When doing double duty as a busy woman or working mom, trying to find balance can often lead to feelings of fatigue. Are you feeling exhaustion, body aches, poor sleep, nervousness or even digestive problems far too frequently?
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You may even be questioning why this is happening. You are not alone. It could be simply depression or even burnout with very similar symptoms. I will explain a few scientific facts about adrenal fatigue, the glands, and how their function affects the overall body. Then you can decide from there as you look at what’s going on in your life.
Believe it or not, the traditional medical community does not accept adrenal fatigue as a real disorder. Why? First, there is not enough support for the theory of causation.
The adrenal glands are small pyramid shaped organs that lie on top of your kidneys. They are part of the endocrine system and they produce hormones. The adrenals produce cortisol, aldosterone and epinephrine (adrenaline) and norepinephrine. They also produce small amounts of testosterone in both men and women.
Cortisol is the stress hormone. Its function is to control metabolism and help with the flight or flight response and suppress the immune reaction. Aldosterone controls the sodium balance in your body, which also regulates your blood pressure. You cannot live without cortisol and aldosterone. Adrenaline and noradrenaline also work in the stress response by increasing heart rate, constricting blood vessels and other things.
The theory behind adrenal fatigue is persistent physical and emotional stress produces high levels of cortisol that hang around in the body. This part is substantiated by research and no one disputes this. But then the proponents of adrenal fatigue go on to say that the high levels of cortisol damage the adrenal glands so that you don’t get as much cortisol production. Another theory is that for someone who is under stress and produces too much cortisol, your adrenals just can’t keep up the pace and produce enough cortisol to keep you feeling well. This is where the research support stops.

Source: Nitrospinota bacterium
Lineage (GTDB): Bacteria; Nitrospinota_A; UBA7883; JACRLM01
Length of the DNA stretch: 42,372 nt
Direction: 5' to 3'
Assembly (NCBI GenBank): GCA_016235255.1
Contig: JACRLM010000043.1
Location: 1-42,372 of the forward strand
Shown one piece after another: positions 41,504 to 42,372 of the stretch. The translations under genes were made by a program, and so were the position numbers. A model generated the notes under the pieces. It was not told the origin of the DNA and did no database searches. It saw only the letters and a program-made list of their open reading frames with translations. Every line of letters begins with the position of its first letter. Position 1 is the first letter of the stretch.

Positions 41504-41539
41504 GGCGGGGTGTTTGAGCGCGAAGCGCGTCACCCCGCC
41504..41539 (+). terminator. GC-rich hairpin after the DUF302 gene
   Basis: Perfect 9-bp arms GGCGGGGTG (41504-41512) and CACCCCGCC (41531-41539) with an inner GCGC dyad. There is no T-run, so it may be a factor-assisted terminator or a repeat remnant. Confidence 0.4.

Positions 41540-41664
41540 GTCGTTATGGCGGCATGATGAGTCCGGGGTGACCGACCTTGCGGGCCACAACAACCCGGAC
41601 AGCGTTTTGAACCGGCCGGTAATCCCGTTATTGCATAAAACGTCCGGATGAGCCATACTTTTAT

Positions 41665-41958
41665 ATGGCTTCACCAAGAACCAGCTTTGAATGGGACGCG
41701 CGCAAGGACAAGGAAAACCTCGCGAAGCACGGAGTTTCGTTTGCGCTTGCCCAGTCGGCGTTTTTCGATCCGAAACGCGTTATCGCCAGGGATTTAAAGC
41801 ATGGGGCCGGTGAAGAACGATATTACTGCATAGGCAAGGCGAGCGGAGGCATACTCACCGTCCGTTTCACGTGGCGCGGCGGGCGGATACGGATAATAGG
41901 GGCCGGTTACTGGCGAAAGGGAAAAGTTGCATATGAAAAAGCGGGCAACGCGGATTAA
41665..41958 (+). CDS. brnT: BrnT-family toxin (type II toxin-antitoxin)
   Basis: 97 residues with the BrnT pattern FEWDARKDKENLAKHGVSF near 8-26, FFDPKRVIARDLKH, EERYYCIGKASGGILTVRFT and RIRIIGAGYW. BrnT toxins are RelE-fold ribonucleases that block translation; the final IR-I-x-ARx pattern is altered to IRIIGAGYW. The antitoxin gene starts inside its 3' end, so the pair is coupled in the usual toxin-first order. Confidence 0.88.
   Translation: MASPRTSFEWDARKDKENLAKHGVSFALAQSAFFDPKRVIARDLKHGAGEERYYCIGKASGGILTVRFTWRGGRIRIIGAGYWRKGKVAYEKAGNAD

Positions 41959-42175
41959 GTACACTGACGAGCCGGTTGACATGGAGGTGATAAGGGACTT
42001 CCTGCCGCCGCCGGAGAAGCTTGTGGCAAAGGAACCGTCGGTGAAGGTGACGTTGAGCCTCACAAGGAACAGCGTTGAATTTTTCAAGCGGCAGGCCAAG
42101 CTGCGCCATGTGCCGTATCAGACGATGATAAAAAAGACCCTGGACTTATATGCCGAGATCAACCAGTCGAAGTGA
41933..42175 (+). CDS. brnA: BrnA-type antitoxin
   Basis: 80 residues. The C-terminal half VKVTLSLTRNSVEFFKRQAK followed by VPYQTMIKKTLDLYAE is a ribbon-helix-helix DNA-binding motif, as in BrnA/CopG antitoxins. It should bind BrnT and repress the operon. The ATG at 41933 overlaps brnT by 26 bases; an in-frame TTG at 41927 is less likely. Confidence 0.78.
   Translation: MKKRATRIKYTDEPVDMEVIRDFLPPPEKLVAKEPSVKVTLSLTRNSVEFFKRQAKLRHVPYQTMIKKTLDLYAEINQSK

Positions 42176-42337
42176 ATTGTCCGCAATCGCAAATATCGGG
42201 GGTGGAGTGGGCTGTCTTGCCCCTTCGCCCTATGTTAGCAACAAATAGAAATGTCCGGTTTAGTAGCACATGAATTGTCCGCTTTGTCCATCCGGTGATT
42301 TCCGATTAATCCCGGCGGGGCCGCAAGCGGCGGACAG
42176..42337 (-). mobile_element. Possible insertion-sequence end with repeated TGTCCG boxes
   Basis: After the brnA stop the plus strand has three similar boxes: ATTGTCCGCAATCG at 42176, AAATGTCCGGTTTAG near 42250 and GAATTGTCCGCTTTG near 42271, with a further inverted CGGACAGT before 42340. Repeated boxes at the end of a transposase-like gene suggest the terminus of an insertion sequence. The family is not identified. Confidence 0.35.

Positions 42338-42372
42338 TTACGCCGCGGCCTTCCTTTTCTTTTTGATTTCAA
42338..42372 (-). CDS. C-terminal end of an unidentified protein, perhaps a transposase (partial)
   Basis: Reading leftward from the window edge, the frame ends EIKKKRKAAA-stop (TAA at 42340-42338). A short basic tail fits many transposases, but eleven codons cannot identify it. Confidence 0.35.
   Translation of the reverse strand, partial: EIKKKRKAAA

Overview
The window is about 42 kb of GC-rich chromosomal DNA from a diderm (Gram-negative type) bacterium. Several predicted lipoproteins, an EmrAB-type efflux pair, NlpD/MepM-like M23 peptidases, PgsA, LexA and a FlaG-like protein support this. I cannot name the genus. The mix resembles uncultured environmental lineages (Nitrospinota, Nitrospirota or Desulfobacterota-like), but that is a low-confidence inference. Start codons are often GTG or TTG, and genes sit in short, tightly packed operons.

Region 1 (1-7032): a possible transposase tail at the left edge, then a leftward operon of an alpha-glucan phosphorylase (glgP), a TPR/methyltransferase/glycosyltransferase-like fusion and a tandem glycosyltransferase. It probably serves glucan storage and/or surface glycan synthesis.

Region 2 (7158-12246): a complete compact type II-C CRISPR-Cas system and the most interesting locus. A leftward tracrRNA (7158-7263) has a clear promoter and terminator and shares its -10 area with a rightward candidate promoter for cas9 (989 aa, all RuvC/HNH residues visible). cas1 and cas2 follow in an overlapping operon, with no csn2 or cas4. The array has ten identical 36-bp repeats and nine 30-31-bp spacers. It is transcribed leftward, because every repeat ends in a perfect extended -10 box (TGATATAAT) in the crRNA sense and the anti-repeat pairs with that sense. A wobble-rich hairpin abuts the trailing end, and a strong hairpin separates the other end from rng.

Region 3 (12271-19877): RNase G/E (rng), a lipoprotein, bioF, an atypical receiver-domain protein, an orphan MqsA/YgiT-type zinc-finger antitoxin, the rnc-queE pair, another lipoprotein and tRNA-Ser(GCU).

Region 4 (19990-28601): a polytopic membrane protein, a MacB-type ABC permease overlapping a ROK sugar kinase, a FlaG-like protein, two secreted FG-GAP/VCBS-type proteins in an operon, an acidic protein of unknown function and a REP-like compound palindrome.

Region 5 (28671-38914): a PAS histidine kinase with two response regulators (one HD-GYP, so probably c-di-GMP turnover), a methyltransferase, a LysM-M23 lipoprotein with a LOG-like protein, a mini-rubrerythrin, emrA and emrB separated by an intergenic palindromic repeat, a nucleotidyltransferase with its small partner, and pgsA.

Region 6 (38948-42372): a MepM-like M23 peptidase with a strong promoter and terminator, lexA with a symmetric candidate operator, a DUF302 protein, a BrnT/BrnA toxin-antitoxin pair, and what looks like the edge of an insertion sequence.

When the adrenal glands malfunction, and don’t produce enough hormones, it’s called adrenal insufficiency. With adrenal insufficiency or Addison’s disease, you are not getting enough cortisol and aldosterone. So the symptoms include muscle weakness, fatigue, weight loss, darkening of the skin, low blood pressure, which can lead to dizziness and salt craving.
Here are 3 more common reasons for symptoms that can look like adrenal fatigue.
This is when you don’t have enough red blood cells to carry oxygen, and is most commonly caused by iron deficiency in the blood. Women are especially susceptible to this because of heavy menstrual periods. This can be remedied with either supplements or eating more iron-rich foods like Goji berries and spinach.
- Thyroid insufficiency
Symptoms of hypothyroidism (underactive thyroid) are low energy, foggy thinking, weight gain and even depression. You should have your thyroid checked when you have a standard physical exam, and repeated if you have symptoms that are suggestive of an underactive thyroid.
The treatment for underactive thyroid is thyroid replacement like synthroid or armour thyroid. Synthroid is the synthetically made hormone, levothyroxine. Armour thyroid is thyroid hormone extracted from a pig thyroid. One of the main disadvantages of them is that you may not always get consistent dosing. They are measured in grains and sometimes the grains may vary in how much thyroid hormone they contain. This means your thyroid hormone levels can fluctuate from month to month as you get different batches.
- Vitamin D deficiency
Vitamin D is a hormone that is produced in your skin when you are exposed to the sun. Things that block this process are darker skin color, clothing, sunscreen and decreasing your exposure to the sun. Checking your vitamin D is an easy blood test you can ask your doctor about.
Vitamin D supplementation is over the counter. I’ve discussed Vitamin D in episode 23 where I talk about what supplements are really necessary for most people. It’s good to know your Vitamin D level, but even if you don’t know it, supplementing with 1000 IU each day is a good start for maintaining normal levels.
Always be careful and scrutinize alternative solutions to fatigue, especially if it’s adrenal fatigue. If the most that you lose is money by buying over the counter supplements, then that’s not so bad. But you really need to be careful taking pills that could cause more problems for you. Remember, just because something is natural, doesn’t mean it can’t have side effects or is the best solution to what is causing your malady. Always check with your doctor first.
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Show notes http://beyondburnout.com/45
Want me to answer a question? Call the show at 404-465-2399 or email me at drmarks at beyondburnout (dot) com